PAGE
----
Kanter is many things: New York Knicks center, devout Muslim, star of #NBATwitter, and enemy of the Turkish state. For the moment though, he is like anyone else on this beach—just another person in paradise, awed by all that surrounds him. “This is unbelievable,” he says.
As we walk, staring out at the Pacific in a place that feels something like the edge of the world, Kanter begins talking about other faraway places that he has considered home. At 26 years old, Kanter is no longer connected to his country or his parents, who still live there. His continued criticism of Turkish President Recep Tayyip Erdogan has landed Kanter’s father in jail and made Kanter a target of harassment and social media threats on his life. “I don’t know if he’ll ever be able to go back to Turkey,” says Fetic. “Ever.” He is rootless, building makeshift communities everywhere his life and NBA career takes him.
He finds belonging in unlikely places. A living room in Pennsylvania. A locker room in Oklahoma. The entire state of Kentucky. All have served, at least temporarily, as a refuge, giving Kanter comfort for anywhere between a few hours and a few years before he inevitably goes searching, once again, for someplace else he might call home. … Read More
R.I.P. Dick Trickle. He wasn’t Cole’s biological father, but it makes no difference, and he certainly wasn’t any kind of new school driver. As sure as rubbin’ is racin’, the hammer had to drop one final time for Trickle, but this isn’t how we expected it to happen. To the best of the Midwest:
The very elemental 2012 NBA finals tip off tonight between the Heat and Thunder, and while we don’t know which way Captain Planet’s going with this one, I did think everybody outside of South Beach was on board with cheering for Oklahoma City. Probably more accurately, I thought everybody was on board with rooting against LeBron James & co.
Now that King James is (again, admittedly) on the verge of winning his first NBA championship, the internet’s writing hands are rushing to join his camp. Whether they really are tired of harping on James for The Decision, the pep rally, and his promise of eight championships in Miami or they’re just following the old, adhere to one view for a long time and then publicly and suddenly change positions to get attention model, or maybe they see that James’ time is here and they want to be on the right side of history, everybody’s suddenly all-in on LeBron James.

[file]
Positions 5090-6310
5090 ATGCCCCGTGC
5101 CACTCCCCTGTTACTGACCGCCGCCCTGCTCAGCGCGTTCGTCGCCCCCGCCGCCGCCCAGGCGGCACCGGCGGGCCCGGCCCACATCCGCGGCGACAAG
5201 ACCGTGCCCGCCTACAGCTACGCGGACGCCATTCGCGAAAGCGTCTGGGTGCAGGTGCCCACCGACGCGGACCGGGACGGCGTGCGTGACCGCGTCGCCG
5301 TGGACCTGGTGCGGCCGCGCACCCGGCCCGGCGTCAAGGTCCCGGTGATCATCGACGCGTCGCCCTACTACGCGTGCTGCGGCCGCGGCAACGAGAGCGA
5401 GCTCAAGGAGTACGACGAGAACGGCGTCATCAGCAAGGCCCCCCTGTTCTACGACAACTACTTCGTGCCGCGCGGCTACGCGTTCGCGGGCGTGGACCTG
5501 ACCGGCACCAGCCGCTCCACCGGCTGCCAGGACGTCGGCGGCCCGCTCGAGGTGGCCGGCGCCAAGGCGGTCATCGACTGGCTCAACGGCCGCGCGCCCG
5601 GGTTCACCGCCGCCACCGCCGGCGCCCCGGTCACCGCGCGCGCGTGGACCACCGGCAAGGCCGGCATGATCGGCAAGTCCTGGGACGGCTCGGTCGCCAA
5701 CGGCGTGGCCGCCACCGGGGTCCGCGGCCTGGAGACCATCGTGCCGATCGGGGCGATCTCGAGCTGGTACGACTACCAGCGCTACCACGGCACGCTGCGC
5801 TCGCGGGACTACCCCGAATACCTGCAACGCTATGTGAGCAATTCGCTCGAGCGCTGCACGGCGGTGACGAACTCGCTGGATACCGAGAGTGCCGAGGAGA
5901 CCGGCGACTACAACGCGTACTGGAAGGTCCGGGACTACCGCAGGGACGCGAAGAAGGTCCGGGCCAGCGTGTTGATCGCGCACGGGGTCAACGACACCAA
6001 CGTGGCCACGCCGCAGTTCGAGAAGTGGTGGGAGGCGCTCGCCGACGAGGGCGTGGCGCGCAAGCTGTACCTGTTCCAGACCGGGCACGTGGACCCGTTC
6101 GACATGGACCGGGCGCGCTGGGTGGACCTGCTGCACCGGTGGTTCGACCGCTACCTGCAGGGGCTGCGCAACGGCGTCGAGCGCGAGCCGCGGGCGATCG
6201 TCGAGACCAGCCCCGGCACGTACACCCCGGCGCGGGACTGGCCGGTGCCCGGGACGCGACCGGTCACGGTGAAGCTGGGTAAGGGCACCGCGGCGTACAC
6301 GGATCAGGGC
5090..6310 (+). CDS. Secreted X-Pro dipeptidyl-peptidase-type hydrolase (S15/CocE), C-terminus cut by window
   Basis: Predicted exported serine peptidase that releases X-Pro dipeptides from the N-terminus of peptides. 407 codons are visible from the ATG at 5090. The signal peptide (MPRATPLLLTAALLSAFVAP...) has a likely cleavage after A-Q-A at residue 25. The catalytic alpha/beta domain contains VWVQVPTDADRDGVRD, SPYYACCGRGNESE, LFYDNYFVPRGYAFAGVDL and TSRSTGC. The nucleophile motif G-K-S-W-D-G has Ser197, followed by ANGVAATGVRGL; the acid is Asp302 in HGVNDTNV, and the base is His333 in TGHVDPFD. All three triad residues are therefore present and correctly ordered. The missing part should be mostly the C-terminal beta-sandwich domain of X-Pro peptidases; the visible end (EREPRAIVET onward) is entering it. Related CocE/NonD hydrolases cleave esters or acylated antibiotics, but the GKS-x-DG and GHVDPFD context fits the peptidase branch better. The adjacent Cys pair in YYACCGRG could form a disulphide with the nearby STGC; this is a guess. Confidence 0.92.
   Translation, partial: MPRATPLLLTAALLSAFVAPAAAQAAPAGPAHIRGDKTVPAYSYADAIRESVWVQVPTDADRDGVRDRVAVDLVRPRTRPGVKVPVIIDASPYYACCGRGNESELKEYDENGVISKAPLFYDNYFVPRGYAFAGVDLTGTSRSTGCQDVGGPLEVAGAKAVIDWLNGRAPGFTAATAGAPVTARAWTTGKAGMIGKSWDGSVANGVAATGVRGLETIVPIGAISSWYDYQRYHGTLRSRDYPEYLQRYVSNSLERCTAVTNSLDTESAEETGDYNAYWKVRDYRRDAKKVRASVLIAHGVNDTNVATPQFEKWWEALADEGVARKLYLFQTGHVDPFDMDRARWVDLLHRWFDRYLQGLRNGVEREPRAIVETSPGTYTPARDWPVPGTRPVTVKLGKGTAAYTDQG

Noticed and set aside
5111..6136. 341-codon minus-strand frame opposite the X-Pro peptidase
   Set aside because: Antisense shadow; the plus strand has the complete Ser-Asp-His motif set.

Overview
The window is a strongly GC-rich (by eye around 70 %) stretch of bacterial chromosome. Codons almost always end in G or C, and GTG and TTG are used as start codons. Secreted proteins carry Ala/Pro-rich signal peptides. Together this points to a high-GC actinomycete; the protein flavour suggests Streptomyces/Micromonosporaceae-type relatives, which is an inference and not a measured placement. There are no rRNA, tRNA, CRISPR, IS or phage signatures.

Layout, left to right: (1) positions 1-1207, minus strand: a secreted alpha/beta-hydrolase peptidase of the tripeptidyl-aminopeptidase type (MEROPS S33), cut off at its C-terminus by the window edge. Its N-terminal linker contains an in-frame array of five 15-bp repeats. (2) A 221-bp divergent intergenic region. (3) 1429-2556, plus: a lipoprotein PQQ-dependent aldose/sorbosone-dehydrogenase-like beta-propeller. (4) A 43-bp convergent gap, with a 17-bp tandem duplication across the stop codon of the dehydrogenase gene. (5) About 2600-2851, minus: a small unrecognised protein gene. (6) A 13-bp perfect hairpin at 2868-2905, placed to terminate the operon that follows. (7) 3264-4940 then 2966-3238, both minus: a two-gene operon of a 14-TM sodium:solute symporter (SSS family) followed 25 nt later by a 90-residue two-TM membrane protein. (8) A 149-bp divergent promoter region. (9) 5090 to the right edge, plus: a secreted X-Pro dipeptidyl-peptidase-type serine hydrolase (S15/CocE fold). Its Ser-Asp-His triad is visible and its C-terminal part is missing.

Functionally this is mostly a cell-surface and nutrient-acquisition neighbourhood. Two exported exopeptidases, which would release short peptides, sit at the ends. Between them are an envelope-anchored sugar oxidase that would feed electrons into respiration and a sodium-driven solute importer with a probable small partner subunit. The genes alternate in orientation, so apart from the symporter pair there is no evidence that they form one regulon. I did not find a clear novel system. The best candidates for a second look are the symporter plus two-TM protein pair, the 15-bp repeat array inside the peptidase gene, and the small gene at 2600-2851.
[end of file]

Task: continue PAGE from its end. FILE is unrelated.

How to accomplish this switch? Remind everybody saying OKC “did it the right way” that OKC did it the wrong way first, by ripping the franchise out of Seattle. Continue reading →
It is at this point axiomatic that athletes want to be musicians and musicians want to be athletes. The crossover usually doesn’t go so well in practice, however. It’s one thing for Michael Jordan to play baseball– one has to assume there’s a baseline of athleticism that translates between sports, even if we find out it’s not nearly as much as we expected– but what is it that makes us think Shaq, Serena, or Ron Artest can rap, or Prince can play basketball?
Nothing should. What we see more recently are approximations. Justin Bieber, 50 Cent, and Lil Wayne in Floyd Mayweather’s entourage for the Cotto fight. Donald Driver winning Dancing With The Stars. Perhaps most curious is the musicians’ creation of fight songs for their favorite teams. The most famous example of this has to be Prince’s “Purple and Gold,” an unlistenable contribution to the Minnesota Vikings’ 2010 playoff efforts. (I’m not even going to link to it. Search at your own risk.) Who besides Charlie Murphy thought Prince knew anything at all about sports? Even fewer do after hearing “Purple and Gold.” That song should have served as notice that this is not the sort of thing ever to repeat.
Two years later, though, here we go again: the Oklahoma City Thunder are making a promising playoff run, and the Flaming Lips– Oklahoma-based and recent performers at the Hangout fest— want to root them on with a new fight song, written and recorded last night, entitled “Thunder Up: Racing For The Prize!!!” “Purple and Gold” set a pretty low bar for these things, and the Lips manage to best that effort with a song that is at least semi-danceable, includes a rough history of Oklahoma City (the city), and generally sounds like a generic tune from the digi/indie/electro-pop band.
What’s most immediately noticeable about these songs, even when they sound decent, is how overall awkward they are, as if these professional, successful musicians can do no better than any of us would in trying to write such a song.
The Lakers’ season is over. With 2:41 left in the fourth quarter of game three of LA’s series against the Thunder in Oklahoma City, Lakers’ GM Mitch Kupchak knew it. TNT knew Mitch Kupchak knew it. And now you know TNT knew Mitch Kupchak knew it.